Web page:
In a time of global crisis, the unique selling point of Nordsjaelland and Right to Dream appears to have made the project more commercially resilient than most.
“A lot of our partners were willing to step up more with us maybe than we’ve seen with other clubs,” Vernon says.
“In a number of ways, the way we’ve done it has made us — I don’t want to say corona-immune, but — much more robust than some of the classic models within football.
“We’ve more or less got cash-flow for three years, which for a club our size is I think a great achievement, considering the cost of running two world-class academies.
“We’re seeing significant growth potential as people are seeing our model might be a way forward for the future.”
Right to Dream’s five years in charge
It is approaching the fifth anniversary of Right to Dream acquiring Nordsjaelland and Vernon is not short of highs and lows to reflect on.
Finishing third has been among the chief successes, he says. Five games into the new campaign, they lie seventh, but expectations are growing as the years pass.
“More and more of our players from Africa and Denmark have been playing together for longer and longer, and so we’re constantly expecting more,” he adds.
Seeing Kudus, Damsgaard and Olsen step up to bigger stages has also pleased Vernon, as has former goalkeeper Runar Alex Runarsson’s surprise transfer to Arsenal, via Dijon.
But he is quick to emphasise that selling the club’s latest stars is a bittersweet process, one in which the competing interests of a buying club and agent can sour relations with a player.
“It’s always amazing when we do a transfer how many people text me congratulations and we never feel like that,” he says.
“It should feel more like a graduation and, whether a player leaves for free or for €10m, it would be great.
“But then you’re also going into negotiations where you’re being forced to put a price on the head of a kid who you’ve brought up since he was 11.”
Football’s moral minefield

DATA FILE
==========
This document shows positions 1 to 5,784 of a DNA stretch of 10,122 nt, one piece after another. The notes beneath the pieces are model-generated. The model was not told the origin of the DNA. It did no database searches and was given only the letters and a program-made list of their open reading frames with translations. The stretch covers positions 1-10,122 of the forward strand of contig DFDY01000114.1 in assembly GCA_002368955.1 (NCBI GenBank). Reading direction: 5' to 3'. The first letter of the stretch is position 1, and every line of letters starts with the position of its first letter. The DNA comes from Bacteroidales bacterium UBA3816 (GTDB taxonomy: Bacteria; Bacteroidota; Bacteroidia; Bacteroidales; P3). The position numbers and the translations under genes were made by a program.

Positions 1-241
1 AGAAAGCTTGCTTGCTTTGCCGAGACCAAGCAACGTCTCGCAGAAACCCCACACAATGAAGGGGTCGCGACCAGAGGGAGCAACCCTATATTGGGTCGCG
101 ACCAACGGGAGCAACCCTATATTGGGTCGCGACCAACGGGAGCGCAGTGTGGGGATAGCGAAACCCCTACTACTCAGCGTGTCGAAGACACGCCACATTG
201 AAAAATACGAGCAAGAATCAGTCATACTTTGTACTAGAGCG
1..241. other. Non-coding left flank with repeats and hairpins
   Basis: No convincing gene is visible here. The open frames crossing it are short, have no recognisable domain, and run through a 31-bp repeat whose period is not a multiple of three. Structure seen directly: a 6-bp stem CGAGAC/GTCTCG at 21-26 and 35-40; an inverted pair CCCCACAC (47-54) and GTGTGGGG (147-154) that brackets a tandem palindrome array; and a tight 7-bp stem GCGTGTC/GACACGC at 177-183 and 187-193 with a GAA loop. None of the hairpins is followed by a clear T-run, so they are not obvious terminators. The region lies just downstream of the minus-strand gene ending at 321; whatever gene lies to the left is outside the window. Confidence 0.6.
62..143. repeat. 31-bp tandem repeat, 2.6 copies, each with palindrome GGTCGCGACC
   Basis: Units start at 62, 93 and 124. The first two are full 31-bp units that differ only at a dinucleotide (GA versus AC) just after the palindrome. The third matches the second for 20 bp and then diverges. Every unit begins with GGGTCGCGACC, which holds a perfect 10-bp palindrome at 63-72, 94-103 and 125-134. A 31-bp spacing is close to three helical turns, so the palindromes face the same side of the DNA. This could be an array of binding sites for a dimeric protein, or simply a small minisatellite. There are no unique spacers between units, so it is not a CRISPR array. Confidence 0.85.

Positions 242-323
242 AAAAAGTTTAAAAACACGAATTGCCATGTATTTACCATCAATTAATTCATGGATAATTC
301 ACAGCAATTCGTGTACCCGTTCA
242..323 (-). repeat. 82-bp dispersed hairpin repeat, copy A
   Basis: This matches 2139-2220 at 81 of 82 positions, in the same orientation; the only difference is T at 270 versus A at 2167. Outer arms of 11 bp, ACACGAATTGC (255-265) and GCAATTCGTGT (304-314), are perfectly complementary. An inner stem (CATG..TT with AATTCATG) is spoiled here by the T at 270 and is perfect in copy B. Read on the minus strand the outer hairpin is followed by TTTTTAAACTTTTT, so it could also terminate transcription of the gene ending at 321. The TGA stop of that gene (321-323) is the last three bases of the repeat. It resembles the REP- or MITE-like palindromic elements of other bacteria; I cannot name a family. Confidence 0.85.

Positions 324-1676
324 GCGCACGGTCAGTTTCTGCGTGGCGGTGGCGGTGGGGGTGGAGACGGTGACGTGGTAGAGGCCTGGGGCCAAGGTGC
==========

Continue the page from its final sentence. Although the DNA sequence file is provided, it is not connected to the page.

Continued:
Vernon is a long-standing critic of the current transfer system, in particular the deregulation of agents and the “pitiful training compensation” stipulated for academies.
That was a primary reason for buying Nordsjaelland; once performing in Europe, Right to Dream graduates command transfer fees in the millions rather than thousands.
Proceeds go back into the project, but Vernon would be far happier if football followed the lead of the US college system.
“It’s a constant moral minefield trying to stick to what you stand for but knowing that you can’t change the system,” he says.
“I’d love to re-write the system and there’s so much that we could learn from American models of athlete development and education, but also financial models.
“We would be very happy to have a model that recognised the development work we do and not have to put a price on the head of our kids in order to fund it next year.”
Michael Essien and other coaches
Vernon’s role as talent facilitator does not end with his players. He is also proud of the success of a number of coaches to have passed through FCN or Right to Dream.
They include the current managers of Denmark and Ghana, Kasper Hjulmand and CK Akonnor, and Arsenal goalkeeping coach Inaki Cana.
Former Chelsea star Michael Essien is the latest to cut his coaching teeth in the same circles. He has joined Nordsjaelland’s staff while studying for his coaching qualifications.
Perhaps the best tribute to the unorthodox approach that underpins all that Vernon has achieved is that it is gradually proliferating elsewhere.
“The guy who I first wrote the character programme with at Right To Dream 17 years ago just got a job as head of player care and personal development at Leicester,” he says.
“Leicester told him: ‘You’re getting the job because we want to be more like Right To Dream’. For him and us, this is great.
“We want as many people as possible to imitate us because we think it’s the right thing for the game.”